• Shared responsibility. Responsibility for managing worldwide economic and social development, as well as threats to international peace and security, must be shared among the nations of the world and should be exercised multilaterally. As the most universal and most representative organization in the world, the United Nations must play the central role.
We, heads of State and Government, have gathered at United Nations Headquarters in New York from 6 to 8 September 2000, at the dawn of a new millennium, to reaffirm our faith in the Organization and its Charter as indispensable foundations of a more peaceful, prosperous and just world.
We recognize that, in addition to our separate responsibilities to our individual societies, we have a collective responsibility to uphold the principles of human dignity, equality and equity at the global level. As leaders we have a duty therefore to all the world’s people, especially the most vulnerable and, in particular, the children of the world, to whom the future belongs.
We reaffirm our commitment to the purposes and principles of the Charter of the United Nations, which have proved timeless and universal. Indeed, their relevance and capacity to inspire have increased, as nations and peoples have become increasingly interconnected and interdependent.
We are determined to establish a just and lasting peace all over the world in accordance with the purposes and principles of the Charter. We rededicate ourselves to support all efforts to uphold the sovereign equality of all States, respect for their territorial integrity and political independence, resolution of disputes by peaceful means and in conformity with the principles of justice and international law, the right to self-determination of peoples which remain under colonial domination and foreign occupation, non-interference in the internal affairs of States, respect for human rights and fundamental freedoms, respect for the equal rights of all without distinction as to race, sex, language or religion and international cooperation in solving international problems of an economic, social, cultural or humanitarian character.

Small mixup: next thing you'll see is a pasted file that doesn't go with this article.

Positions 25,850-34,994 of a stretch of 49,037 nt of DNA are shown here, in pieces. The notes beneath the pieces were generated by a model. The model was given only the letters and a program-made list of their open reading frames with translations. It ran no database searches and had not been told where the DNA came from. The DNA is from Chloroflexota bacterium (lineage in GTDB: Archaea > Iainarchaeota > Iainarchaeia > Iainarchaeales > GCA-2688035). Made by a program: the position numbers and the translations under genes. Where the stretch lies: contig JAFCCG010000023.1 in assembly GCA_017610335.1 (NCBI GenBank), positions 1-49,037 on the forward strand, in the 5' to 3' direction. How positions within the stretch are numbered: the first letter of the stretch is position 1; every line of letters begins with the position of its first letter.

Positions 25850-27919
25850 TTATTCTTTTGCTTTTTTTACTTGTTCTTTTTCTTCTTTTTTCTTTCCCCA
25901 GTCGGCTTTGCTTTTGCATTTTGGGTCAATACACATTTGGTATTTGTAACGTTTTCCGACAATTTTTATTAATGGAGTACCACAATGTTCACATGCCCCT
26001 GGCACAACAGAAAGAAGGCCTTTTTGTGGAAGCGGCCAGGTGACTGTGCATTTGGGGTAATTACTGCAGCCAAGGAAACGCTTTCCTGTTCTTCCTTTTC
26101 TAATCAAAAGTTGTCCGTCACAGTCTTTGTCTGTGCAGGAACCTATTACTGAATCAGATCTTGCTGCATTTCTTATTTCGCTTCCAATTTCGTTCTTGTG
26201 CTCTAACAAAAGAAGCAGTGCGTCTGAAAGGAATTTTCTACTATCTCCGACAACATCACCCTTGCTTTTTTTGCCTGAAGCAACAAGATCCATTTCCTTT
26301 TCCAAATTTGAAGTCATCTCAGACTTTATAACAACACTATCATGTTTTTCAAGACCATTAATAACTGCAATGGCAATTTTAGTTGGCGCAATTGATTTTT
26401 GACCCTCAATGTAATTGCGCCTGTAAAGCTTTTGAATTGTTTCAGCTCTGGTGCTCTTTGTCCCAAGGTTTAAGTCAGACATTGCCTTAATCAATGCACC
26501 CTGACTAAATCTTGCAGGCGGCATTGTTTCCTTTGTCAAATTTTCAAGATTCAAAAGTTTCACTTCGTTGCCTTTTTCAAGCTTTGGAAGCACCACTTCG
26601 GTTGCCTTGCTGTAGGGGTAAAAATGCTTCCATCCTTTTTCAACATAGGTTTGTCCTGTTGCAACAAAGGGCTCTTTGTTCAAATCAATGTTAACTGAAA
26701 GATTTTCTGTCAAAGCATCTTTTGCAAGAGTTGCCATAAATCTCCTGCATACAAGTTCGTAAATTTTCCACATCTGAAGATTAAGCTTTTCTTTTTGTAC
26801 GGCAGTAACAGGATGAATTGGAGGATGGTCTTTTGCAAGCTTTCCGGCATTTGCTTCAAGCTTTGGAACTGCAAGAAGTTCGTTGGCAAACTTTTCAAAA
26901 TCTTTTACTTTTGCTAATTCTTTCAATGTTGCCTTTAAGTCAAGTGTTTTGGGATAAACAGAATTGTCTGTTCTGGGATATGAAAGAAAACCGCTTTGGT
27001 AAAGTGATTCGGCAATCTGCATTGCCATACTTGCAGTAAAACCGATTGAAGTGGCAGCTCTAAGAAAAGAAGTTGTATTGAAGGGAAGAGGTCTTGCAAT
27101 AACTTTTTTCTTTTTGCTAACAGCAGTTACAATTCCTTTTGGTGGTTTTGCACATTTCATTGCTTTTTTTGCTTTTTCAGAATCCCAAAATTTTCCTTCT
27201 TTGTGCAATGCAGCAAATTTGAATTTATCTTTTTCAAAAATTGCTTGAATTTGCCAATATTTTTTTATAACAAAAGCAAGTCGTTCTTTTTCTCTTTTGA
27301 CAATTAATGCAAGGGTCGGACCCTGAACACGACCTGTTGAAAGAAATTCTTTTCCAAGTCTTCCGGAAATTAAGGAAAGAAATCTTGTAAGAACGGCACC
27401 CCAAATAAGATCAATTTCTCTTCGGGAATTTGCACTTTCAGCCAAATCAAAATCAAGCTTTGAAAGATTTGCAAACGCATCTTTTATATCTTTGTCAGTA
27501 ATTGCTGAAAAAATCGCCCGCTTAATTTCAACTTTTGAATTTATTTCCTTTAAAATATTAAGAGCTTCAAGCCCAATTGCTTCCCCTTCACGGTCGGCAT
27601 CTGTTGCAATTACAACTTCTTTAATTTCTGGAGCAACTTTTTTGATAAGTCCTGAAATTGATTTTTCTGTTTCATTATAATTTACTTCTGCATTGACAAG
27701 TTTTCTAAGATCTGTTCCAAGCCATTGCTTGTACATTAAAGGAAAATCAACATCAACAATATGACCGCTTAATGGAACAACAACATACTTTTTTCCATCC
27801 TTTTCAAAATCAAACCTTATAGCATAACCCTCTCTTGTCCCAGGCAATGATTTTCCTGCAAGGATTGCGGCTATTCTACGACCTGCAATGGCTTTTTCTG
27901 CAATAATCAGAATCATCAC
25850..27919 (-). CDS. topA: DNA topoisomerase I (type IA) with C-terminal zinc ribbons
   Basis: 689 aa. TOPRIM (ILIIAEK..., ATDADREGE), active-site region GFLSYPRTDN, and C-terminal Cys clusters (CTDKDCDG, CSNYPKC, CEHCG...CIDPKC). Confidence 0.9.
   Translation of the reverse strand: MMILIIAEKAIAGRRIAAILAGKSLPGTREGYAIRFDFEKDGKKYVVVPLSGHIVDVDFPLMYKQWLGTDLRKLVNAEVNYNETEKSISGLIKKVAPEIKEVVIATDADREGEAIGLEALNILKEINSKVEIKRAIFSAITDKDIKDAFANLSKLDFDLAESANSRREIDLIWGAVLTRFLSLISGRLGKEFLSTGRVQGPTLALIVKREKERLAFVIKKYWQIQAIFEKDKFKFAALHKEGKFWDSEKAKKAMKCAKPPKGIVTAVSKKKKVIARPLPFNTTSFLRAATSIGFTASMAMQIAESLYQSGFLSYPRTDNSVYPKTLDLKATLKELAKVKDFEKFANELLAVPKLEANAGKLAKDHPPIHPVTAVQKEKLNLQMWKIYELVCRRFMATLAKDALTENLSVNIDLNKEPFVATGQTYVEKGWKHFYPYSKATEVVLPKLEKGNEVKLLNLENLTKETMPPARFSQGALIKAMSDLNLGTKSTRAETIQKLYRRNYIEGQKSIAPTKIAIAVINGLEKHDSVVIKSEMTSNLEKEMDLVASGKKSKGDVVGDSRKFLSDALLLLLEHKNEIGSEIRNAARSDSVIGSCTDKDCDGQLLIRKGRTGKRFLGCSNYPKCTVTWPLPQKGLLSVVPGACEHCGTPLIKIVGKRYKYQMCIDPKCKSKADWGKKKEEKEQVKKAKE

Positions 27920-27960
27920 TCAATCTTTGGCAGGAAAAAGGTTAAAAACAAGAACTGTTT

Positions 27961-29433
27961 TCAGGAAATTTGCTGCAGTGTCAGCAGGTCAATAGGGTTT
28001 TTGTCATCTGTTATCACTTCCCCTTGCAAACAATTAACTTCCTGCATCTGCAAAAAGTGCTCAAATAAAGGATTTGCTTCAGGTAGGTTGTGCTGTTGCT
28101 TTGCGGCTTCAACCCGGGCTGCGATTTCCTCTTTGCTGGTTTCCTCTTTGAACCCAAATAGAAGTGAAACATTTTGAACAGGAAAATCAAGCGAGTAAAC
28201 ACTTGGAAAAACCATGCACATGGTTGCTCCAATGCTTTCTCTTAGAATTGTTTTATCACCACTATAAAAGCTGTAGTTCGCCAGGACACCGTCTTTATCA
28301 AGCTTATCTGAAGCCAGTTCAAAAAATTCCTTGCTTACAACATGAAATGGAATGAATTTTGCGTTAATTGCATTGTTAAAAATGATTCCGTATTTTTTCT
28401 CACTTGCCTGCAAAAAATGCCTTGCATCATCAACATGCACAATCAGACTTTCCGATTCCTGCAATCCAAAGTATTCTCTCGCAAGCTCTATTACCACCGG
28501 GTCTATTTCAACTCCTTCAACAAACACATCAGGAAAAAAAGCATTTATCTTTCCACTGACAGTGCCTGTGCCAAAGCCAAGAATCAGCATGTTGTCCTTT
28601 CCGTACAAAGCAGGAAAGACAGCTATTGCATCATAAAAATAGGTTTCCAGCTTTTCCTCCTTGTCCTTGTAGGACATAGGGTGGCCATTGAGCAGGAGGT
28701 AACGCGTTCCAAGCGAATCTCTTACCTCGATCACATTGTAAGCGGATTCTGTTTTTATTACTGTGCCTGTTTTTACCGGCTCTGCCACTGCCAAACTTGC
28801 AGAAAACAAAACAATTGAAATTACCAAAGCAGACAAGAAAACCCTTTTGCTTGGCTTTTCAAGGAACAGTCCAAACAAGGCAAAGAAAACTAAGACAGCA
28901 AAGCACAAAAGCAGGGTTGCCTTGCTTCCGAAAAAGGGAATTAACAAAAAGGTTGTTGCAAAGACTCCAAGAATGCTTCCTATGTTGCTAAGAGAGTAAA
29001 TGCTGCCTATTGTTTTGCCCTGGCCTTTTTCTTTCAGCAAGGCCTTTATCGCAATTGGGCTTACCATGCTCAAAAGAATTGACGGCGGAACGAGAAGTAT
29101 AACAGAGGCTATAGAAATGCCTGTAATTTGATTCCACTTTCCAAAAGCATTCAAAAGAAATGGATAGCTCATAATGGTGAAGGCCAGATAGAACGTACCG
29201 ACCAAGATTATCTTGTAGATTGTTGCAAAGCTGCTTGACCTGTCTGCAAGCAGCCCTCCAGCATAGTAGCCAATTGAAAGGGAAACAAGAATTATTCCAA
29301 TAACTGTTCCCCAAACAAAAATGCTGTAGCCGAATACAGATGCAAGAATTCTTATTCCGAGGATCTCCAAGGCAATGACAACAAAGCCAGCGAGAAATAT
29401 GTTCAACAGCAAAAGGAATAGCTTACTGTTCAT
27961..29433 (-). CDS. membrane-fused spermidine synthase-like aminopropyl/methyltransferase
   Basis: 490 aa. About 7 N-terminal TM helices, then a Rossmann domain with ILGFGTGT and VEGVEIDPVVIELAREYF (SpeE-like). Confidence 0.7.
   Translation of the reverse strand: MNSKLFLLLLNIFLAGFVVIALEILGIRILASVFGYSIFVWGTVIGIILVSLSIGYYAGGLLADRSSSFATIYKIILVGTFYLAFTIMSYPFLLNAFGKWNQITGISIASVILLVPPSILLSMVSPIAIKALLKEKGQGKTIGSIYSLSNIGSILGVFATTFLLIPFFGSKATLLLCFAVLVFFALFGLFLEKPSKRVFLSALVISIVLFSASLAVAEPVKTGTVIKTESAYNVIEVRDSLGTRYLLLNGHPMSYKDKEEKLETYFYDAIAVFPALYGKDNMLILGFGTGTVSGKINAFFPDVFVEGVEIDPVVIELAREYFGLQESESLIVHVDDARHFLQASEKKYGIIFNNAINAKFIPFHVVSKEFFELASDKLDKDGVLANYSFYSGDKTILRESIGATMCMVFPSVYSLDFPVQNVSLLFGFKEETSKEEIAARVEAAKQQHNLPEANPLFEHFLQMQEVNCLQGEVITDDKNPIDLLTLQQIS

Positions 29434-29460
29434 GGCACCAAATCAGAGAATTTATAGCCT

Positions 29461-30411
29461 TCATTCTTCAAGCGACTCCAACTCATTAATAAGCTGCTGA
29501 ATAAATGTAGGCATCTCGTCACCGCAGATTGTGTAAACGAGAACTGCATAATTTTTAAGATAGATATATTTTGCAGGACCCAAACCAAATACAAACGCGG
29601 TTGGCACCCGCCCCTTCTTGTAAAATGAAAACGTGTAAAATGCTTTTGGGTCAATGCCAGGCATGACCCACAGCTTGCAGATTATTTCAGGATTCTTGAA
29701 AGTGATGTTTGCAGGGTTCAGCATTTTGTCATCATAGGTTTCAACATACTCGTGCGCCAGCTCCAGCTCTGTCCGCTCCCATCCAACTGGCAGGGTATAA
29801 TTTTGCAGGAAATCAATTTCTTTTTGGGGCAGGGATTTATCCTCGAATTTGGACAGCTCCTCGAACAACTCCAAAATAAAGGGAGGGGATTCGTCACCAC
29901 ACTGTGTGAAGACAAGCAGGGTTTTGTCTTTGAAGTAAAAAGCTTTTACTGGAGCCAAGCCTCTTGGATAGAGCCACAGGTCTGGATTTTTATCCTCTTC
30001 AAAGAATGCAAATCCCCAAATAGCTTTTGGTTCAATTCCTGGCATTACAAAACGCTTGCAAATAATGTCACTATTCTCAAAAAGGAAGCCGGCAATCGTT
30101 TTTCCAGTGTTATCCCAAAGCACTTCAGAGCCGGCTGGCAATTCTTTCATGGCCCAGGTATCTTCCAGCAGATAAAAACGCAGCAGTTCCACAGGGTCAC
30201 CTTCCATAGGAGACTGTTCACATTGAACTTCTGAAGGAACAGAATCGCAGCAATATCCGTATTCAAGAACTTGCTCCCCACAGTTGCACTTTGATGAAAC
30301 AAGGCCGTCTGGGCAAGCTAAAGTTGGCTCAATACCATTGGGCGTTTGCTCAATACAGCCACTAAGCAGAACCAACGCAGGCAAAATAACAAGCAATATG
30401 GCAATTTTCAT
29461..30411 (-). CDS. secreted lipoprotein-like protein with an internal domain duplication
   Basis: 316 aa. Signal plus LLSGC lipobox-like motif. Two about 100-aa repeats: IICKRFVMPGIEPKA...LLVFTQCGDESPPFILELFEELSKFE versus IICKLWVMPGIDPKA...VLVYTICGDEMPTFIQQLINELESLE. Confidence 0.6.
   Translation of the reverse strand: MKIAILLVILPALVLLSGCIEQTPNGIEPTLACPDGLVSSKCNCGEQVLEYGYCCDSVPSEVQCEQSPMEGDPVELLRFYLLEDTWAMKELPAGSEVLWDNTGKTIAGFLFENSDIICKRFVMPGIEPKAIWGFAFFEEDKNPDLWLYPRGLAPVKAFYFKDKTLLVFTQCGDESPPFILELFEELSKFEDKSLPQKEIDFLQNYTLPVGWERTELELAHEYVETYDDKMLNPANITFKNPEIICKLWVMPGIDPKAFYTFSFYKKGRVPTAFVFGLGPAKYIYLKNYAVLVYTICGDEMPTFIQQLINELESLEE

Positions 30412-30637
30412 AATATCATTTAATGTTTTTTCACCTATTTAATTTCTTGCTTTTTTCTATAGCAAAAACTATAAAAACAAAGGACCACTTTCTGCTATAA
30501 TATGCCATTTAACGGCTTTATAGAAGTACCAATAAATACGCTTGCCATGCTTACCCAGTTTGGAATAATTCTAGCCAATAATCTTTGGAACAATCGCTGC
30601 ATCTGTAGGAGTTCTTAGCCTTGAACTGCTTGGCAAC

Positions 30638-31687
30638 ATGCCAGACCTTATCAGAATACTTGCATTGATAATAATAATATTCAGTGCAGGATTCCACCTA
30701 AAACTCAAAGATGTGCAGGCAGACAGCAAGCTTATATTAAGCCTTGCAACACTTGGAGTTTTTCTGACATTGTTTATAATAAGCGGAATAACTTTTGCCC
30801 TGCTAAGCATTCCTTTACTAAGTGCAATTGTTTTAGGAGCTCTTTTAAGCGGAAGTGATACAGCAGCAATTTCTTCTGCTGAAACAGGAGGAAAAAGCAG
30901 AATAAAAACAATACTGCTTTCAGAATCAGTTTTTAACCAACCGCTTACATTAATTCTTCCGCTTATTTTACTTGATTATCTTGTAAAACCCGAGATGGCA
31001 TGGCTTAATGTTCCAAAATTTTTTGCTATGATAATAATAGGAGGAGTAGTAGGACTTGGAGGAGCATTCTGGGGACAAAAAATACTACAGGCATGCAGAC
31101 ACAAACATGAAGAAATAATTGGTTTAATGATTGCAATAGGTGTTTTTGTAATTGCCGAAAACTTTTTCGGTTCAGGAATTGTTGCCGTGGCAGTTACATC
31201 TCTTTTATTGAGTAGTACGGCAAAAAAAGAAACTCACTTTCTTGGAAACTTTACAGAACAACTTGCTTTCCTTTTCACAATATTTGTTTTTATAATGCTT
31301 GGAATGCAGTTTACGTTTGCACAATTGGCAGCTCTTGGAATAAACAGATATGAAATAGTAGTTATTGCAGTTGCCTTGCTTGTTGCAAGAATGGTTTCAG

We believe that the central challenge we face today is to ensure that globalization becomes a positive force for all the world’s people. For while globalization offers great opportunities, at present its benefits are very unevenly shared, while its costs are unevenly distributed. We recognize that developing countries and countries with economies in transition face special difficulties in responding to this central challenge. Thus, only through broad and sustained efforts to create a shared future, based upon our common humanity in all its diversity, can globalization be made fully inclusive and equitable. These efforts must include policies and measures, at the global level, which correspond to the needs of developing countries and economies in transition and are formulated and implemented with their effective participation.
We consider certain fundamental values to be essential to international relations in the twenty-first century. These include:
• To make every effort to ensure the entry into force of the Kyoto Protocol, preferably by the tenth anniversary of the United Nations Conference on Environment and Development in 2002, and to embark on the required reduction in emissions of greenhouse gases.